With the impact of its tightening still not apparent, the Fed opted for another modest rate hike.
A compromise pleases no one completely, but the Federal Reserve had to take the middle ground at today's policy-setting meeting. Despite reports of a growing divide among FOMC participants as to the proper course, there was no evidence of dissension in the meeting statement. Far from it. Their hike of the fed funds target range by 25 basis points to a 22-year high of 5.25-50% was unanimous. It’s that they simply don’t know where the economy is situated and are wisely being cautious.
Economic growth is more robust than expected and inflation is declining at an uncertain pace—factors arguing for tighter monetary policy. But the Fed is mindful of another uncertainty—the timing of the lags with which monetary policy affects economic activity. If the Fed was successful at accelerating the transmission of policy with its rapid pace of hikes last year, then they certainly haven’t gotten the impact that they desired. But if the lags are more traditional—12 to 18 months, if not more—then a wave of policy restriction has yet to hit. This is more likely, as policy only stopped being accommodative in the second half of last year. And therefore the compromise make sense: being open to more tightening but allowing upcoming data to show the way forward. Chair Jerome Powell pointed to the fact that the Fed will have a trove of economic data before its next FOMC meeting, which is not until September.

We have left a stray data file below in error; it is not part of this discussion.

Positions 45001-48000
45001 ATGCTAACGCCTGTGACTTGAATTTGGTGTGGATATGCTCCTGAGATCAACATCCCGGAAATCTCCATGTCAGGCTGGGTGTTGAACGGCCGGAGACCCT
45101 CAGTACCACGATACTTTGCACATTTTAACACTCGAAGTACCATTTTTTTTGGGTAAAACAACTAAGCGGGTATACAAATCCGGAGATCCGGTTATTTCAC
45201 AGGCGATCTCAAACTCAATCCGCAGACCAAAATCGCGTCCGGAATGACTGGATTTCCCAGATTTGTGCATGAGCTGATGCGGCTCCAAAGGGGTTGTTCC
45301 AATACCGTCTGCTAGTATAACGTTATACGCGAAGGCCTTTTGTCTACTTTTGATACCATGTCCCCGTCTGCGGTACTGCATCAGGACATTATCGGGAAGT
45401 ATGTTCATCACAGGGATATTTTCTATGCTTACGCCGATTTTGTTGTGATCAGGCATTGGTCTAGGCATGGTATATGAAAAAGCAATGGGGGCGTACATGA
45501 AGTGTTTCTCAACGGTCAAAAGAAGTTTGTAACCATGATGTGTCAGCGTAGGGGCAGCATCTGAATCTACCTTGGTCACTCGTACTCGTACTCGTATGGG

The Fed raised the metrics that the Fed uses to implement monetary policy in kind, most notably adjusting the rates on the New York Fed Reverse Repo Facility and Interest on Reserves to 5.30% and 5.40%, respectively. The Fed should be pleased with how well the market has absorbed a recent deluge of Treasury supply without any corresponding impact on the functioning of the funding markets. The Treasury Department has issued over $700 billion in bills since the suspension of the federal debt limit in early June. This rapid replenishing of Treasury’s cash balance, boosting its coffers more than $500 billion—had the potential to put downward pressure on bank reserves. To the Fed’s relief, we are sure, that increase was offset by a material decline in the use of the Fed’s Reverse Repo Facility, as money fund investors were finally able to redeploy some assets into other types of investments. As a result, bank reserves did not decline as feared.